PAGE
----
UK labour costs below EU average - Eurostat data
UK hourly labour costs have fallen nearly two euros (£1.7; $2.6) below the EU average, data from the EU's statistics agency Eurostat show.
The EU average in 2012 was 23.4 euros hourly - and in the UK it was 21.6.
Eurostat calls the figures estimates, based on enterprises with 10 or more staff. Labour costs mean wages plus some other costs such as employers' social contributions.
The costs vary widely in the EU - from 3.7 euros in Bulgaria to 39 in Sweden.
The Eurostat data were given in euros to enable comparison across the EU. The data cover the whole economy except for agriculture and public administration.
In the UK, hourly labour costs rose on average from 20.9 euros in 2008 to 21.6 euros in 2012 - a 3.3% rise. But measured in pounds sterling, and taking account of exchange rate fluctuations, the increase was 5.2%.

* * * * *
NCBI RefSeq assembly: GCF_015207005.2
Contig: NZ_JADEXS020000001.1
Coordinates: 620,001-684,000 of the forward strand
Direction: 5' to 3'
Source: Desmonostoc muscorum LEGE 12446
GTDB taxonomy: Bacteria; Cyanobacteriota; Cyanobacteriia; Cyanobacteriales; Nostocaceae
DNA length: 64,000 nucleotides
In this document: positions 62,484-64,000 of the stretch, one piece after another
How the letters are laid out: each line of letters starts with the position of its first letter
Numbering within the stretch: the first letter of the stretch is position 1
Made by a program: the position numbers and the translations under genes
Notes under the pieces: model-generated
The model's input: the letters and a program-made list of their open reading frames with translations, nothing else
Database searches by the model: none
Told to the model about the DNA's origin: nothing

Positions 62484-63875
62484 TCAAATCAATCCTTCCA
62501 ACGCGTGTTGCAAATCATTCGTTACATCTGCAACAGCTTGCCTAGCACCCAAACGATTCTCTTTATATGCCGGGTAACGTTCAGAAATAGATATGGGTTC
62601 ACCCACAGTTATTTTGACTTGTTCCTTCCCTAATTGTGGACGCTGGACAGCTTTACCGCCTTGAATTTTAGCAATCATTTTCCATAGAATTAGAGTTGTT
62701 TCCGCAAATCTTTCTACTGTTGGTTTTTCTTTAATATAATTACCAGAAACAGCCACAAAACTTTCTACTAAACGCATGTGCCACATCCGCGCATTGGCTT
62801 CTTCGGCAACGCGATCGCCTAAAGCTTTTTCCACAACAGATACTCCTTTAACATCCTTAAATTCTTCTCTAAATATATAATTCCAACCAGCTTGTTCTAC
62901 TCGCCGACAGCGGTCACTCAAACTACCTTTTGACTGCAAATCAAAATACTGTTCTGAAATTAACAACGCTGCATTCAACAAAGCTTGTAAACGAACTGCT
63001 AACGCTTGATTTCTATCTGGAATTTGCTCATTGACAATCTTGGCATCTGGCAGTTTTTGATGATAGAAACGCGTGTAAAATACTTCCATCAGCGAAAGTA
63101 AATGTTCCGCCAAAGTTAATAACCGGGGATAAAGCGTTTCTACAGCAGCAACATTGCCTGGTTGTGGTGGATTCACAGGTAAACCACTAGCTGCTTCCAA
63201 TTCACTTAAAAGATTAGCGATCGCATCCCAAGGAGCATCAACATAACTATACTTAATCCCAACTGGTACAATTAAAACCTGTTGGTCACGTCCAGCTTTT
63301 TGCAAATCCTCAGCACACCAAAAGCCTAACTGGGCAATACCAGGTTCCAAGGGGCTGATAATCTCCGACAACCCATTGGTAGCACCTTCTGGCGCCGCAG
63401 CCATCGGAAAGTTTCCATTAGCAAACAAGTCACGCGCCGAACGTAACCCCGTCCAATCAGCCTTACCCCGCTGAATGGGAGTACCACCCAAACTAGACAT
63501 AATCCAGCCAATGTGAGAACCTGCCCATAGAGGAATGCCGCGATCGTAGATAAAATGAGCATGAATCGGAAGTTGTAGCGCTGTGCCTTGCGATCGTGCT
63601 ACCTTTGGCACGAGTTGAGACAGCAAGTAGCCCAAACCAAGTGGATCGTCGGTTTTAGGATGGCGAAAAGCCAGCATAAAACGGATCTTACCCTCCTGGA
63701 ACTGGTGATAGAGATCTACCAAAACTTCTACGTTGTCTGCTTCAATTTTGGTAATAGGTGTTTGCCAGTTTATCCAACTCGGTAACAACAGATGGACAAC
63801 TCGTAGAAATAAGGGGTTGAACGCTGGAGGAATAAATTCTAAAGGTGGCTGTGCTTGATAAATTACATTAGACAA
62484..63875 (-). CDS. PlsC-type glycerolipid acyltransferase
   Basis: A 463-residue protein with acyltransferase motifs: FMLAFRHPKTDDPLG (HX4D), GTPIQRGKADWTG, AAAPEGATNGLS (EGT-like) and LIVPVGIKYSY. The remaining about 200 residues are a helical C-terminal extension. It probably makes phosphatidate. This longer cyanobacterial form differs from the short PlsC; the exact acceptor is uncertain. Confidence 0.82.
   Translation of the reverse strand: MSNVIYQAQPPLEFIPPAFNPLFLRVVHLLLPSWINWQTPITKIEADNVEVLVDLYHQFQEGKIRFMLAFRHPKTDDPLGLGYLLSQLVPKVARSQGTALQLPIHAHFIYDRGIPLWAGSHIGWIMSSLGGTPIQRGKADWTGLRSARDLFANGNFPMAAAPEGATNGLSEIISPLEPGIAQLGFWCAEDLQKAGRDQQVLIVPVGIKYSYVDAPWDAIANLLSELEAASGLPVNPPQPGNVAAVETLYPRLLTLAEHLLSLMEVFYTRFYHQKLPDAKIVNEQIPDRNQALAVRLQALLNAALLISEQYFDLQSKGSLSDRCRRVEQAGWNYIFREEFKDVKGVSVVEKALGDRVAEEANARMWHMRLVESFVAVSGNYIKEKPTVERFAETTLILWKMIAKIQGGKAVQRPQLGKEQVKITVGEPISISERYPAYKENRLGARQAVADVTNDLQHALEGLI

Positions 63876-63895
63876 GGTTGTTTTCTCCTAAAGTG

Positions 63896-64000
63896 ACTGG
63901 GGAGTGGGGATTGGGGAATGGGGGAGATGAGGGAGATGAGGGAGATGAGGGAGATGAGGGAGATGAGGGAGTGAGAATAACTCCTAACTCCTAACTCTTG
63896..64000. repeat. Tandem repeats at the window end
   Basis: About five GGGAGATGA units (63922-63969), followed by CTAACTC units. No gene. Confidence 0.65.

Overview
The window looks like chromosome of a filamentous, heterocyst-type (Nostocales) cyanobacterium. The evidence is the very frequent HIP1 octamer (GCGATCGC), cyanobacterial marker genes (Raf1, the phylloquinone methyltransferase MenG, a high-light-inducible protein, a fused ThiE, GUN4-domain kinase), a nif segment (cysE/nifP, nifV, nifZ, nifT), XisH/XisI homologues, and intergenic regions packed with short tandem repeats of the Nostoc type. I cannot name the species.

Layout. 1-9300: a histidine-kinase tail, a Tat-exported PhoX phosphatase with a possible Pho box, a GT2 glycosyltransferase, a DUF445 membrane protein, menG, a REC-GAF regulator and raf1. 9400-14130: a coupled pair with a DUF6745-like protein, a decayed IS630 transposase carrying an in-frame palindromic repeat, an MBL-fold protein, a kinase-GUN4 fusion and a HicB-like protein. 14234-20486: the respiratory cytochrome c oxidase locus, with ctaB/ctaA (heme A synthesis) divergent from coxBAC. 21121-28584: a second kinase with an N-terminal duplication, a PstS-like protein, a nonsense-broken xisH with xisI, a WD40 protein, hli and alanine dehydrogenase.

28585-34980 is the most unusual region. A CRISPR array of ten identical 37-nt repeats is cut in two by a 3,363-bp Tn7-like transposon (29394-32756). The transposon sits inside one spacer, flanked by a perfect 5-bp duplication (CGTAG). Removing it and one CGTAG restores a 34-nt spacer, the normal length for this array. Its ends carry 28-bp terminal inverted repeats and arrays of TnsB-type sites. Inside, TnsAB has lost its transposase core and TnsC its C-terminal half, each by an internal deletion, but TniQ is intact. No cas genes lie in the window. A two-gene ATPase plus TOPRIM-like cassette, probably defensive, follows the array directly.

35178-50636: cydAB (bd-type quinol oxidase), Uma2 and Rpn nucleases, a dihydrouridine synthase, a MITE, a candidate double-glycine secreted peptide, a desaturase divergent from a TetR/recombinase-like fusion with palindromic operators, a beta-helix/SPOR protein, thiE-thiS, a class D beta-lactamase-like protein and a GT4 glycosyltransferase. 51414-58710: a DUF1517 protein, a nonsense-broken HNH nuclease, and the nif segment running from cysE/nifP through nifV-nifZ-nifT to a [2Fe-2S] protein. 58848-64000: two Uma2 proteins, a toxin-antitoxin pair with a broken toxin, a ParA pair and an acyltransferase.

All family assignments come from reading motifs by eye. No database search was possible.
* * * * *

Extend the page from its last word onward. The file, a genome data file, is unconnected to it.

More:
Eurostat says that in 2012 the non-wage costs for employers, as a share of total labour costs, were highest in France (33.6%), Sweden (33.3%) and Lithuania (28.3%). The UK was at the lower end of the scale - 15.1%, but even lower were Denmark (12.4%) and Luxembourg (13.4%).
In the eurozone the biggest increases in labour costs since 2008 were in Austria (15.5%), Slovakia (13.8%) and Finland (13.7%).
There was a big decrease of 11.2% in Greece - coinciding with the country's financial crisis.
In non-eurozone countries the biggest increases were in Bulgaria (42.6%) and Sweden (23.3%).